Some 5,000 blackbirds fell from the sky in Beebe, Ark. New Year's Eve, and scores of other animals have died en masse around the world of late. Scientists have officially blamed the bird deaths in Beebe on fireworks or weather and say that the other incidents are unrelated. Not everyone, of course, is convinced. (Watch a Russia Today report about some theories.) Here are five out-there theories on what's really fueling the global rash of mass animal deaths:
1. The (evidently imminent) Apocalypse
"We are in the period referred to as the Tribulation," says Pastor James Manning in The Manning Report. We are experiencing both "spiritual [and] ecological warfare." The Bible talks of an environmental catastrophe that will precede the Apocalypse. This may very well be it.
2. A UFO strike
Perhaps a UFO ran into the birds, says Saul Relative at Associated Content, who outlines how a "UFO birdstrike" could explain not only the demise of the blackbirds over Arkansas, but that of birds in Louisiana and Kentucky. Sure, it's a "far-fetched" idea, but the more rational explanations being offered don't make much sense.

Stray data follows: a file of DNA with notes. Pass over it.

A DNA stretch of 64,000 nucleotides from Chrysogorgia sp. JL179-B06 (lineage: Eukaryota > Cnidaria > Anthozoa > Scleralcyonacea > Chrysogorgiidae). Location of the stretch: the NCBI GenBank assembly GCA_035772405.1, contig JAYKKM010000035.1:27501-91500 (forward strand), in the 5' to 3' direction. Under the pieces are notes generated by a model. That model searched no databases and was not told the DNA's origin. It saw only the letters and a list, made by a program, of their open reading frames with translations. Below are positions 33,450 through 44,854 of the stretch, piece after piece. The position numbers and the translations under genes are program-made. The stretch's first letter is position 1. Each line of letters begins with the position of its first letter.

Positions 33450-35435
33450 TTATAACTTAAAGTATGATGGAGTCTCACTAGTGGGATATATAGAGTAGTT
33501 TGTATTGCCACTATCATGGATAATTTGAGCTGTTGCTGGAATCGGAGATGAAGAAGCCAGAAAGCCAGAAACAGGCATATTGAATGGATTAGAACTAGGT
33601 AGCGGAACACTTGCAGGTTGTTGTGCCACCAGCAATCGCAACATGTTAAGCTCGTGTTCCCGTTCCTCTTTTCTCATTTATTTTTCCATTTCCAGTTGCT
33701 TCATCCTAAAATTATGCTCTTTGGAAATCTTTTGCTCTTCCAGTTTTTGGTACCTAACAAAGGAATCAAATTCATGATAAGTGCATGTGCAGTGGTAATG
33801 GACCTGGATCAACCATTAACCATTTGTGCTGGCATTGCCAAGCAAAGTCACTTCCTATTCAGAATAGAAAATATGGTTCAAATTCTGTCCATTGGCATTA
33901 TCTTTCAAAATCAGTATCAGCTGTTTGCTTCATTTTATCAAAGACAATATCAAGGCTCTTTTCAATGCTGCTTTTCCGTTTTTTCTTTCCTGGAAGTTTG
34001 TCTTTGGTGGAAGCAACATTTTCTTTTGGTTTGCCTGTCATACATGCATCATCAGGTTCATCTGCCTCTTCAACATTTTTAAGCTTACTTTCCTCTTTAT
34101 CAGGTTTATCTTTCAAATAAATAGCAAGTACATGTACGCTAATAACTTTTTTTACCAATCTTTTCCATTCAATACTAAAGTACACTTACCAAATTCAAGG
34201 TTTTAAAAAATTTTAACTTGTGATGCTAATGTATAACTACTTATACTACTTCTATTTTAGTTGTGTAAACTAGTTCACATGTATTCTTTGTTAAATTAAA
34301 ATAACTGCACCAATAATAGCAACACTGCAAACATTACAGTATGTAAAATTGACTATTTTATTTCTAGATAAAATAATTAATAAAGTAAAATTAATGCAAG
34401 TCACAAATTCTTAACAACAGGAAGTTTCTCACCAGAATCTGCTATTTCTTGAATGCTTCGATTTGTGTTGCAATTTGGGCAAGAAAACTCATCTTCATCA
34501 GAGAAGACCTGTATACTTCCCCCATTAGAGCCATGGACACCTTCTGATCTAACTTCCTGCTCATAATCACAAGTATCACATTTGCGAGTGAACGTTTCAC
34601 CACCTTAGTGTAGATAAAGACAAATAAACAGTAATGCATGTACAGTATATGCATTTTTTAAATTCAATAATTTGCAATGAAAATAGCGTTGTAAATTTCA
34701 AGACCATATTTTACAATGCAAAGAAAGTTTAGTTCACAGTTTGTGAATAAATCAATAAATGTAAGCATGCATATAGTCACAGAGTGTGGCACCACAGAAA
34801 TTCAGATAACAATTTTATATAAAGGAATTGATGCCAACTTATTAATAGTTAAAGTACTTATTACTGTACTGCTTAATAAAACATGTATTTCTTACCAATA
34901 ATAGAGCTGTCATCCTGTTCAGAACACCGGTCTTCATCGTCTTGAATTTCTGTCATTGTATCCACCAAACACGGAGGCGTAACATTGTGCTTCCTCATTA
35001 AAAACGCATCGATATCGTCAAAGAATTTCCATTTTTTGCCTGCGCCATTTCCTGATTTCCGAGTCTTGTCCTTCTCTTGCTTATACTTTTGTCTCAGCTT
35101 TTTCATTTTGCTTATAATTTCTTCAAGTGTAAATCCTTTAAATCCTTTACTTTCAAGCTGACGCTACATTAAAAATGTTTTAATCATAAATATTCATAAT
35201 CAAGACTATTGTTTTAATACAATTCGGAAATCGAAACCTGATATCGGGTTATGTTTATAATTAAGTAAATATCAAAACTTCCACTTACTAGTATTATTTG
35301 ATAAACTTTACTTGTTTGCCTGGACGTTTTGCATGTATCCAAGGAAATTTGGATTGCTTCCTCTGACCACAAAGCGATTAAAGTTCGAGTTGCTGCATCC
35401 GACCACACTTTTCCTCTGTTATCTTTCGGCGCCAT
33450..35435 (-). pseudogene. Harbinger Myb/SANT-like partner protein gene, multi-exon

3. A looming earthquake... triggered by BP's heedless oil drilling
Could the animal deaths be a forewarning of a huge earthquake? The "New Madrid fault zone is coming to life" says The American Dream blog. The fault zone is "six times bigger than the San Andreas fault zone in California," "covers portions of Illinois, Indiana, Missouri, Arkansas, Kentucky, Tennessee, and Mississippi," and has caused "the biggest earthquakes in the history of the United States." There have been hundreds of measurable earthquakes in Arkansas in the last few months, and Indiana experienced an "unprecedented" tremor last month. It's possible that these events are all connected — somehow — and that BP disturbed the area's tectonics "by drilling such a deep well and unleashing all that oil."
4. Mass avian suicide
"Actually, it seems the birds killed themselves," says Ronnie Blackwell in the Sun Herald. The animals flock together by nature, and in this instance, fireworks led the blackbirds in Beebe, Ark., to collectively shred "themselves on their own roost trees" and batter themselves against the town's buildings. The birds died from self-inflicted blunt force trauma.
5. A magnetic field imbalance
The real culprit may be a "magnetic field imbalance," says Gerard Le Flamand at 2012. "In 2008 NASA reported a massive breach in the Earth's Magnetic Shield," and "magnetic storms can be the cause of several phenomena that we are seeing on Earth lately," from animal deaths to earthquakes and volcano eruptions.